Various models have been employed to account for the influence of these groups (Arts 1998; Betsill and Correll 2001; Newell 2000). Though malleable and shifting, the distinction between groups that might be considered ‘insiders’ and those that are characterised more by their exclusion from the centres of decision-making as ‘outsiders’ does help to highlight important divisions among those groups engaged in the climate change debate. Groups move between these categories over time depending on which strategies they adopt; and the insider-outsider distinction describes in reality a spectrum of access and influence rather than a hard-and-fast dichotomy. It is, nevertheless, the case that some groups, by virtue of their resources, expertise and connections to key government officials, are in a position to exert a much greater direct influence upon the decision-making process than groups whose campaigning agendas, lack of resources and choice of strategy serve to exclude them from the centres of decision-making power.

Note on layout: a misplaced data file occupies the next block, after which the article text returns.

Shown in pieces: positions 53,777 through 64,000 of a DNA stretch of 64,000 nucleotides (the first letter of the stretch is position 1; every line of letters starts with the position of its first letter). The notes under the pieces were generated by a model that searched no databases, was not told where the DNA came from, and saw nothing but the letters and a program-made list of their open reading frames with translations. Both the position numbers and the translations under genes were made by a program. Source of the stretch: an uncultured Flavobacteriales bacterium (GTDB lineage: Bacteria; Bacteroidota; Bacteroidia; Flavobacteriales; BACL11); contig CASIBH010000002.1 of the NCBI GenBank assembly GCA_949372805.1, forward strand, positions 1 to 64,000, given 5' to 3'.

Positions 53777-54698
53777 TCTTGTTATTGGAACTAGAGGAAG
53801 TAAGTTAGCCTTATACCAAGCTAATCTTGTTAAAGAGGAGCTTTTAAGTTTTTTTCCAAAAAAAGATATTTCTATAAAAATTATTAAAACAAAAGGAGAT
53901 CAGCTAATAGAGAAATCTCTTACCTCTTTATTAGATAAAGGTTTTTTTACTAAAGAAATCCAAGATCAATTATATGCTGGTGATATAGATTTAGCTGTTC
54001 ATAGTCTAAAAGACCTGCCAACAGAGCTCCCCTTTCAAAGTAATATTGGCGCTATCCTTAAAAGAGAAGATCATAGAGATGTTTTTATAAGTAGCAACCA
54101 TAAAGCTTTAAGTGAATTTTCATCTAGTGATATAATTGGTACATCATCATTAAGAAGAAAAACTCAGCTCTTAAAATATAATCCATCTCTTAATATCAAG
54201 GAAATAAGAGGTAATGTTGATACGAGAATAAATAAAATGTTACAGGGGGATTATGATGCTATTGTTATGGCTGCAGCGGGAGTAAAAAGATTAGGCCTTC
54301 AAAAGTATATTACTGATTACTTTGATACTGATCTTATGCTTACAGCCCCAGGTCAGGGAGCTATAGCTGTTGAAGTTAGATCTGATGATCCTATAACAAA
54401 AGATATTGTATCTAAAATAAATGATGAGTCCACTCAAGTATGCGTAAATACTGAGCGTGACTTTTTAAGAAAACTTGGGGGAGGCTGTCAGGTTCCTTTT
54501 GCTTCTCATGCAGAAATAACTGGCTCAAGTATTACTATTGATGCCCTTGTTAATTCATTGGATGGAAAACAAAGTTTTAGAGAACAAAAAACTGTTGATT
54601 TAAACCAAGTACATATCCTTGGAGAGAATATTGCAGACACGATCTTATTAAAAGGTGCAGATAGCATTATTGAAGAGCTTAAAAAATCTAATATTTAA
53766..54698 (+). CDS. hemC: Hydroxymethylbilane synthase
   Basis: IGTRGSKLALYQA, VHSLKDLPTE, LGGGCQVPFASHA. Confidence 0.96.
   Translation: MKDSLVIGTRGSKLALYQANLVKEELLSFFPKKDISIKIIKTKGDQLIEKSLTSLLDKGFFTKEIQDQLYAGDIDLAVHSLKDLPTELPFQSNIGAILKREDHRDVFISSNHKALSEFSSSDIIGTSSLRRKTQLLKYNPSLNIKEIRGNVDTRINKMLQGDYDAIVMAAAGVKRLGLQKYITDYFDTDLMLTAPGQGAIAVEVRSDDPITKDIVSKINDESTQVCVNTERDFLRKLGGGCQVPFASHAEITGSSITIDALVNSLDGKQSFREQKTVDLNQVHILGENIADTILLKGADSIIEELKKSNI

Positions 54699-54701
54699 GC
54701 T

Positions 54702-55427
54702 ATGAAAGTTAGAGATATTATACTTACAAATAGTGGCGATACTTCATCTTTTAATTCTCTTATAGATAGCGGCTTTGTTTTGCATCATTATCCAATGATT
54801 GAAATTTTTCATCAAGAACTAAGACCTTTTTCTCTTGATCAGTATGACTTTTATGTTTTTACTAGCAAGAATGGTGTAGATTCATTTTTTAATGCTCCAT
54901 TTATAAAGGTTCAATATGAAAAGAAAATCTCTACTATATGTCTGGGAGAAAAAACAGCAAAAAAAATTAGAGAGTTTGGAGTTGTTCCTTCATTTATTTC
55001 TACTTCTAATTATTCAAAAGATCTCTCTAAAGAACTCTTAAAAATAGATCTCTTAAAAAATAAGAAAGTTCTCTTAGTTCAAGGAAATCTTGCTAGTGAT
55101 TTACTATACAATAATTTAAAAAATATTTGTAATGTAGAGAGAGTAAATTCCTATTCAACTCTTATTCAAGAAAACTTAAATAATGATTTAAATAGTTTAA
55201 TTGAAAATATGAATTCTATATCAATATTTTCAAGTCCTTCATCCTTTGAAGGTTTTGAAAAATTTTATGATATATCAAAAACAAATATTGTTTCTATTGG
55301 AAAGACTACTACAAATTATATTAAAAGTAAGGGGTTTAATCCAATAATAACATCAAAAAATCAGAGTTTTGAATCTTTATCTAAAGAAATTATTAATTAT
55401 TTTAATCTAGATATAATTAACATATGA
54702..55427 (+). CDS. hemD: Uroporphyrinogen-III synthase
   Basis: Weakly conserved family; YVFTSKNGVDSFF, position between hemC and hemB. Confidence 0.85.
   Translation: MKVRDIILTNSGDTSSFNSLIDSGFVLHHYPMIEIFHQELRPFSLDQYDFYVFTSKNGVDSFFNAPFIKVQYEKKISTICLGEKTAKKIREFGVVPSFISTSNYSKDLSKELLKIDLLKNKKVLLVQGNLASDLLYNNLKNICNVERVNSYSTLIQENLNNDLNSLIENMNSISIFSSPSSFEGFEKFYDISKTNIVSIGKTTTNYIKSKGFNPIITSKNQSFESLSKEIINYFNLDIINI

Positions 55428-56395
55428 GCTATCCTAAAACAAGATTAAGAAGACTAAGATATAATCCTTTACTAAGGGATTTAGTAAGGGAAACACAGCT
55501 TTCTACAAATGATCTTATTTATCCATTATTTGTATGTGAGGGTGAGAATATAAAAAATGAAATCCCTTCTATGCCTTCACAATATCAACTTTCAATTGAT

Inequalities in status based on gender, race, class, education or income are to ‘bracketed’, i.e. for the purposes of the dialogue they are to be treated as if they did not exist.
These constraints are of course multiplied at the global level. Discussions of inequality of access to public debates often focus rather crudely on geographical representation. The ‘North’ is over-represented, the ‘South’ muted. But many more subtle exclusions also operate. Almost without exception, the ‘voices of global civil society’ belong to an English-speaking, university-educated, computer-literate middle class. Within that class access to information is limited again by the commercial logic of websites and search engines. As Vincent Price points out in Chapter 1, Google channels the bulk of users to a set of sites produced mainly by the big media corporations. James Deane in Chapter 8 provides an extensive review of the tendencies towards the appropriation of communicative power and the consequent contraction of the public sphere. He highlights the use of the ‘war on terror’ to restrict freedom of expression, the concentration of media ownership, dependency on advertising, and a growth in number of outlets that actually stifle genuine diversity of opinion.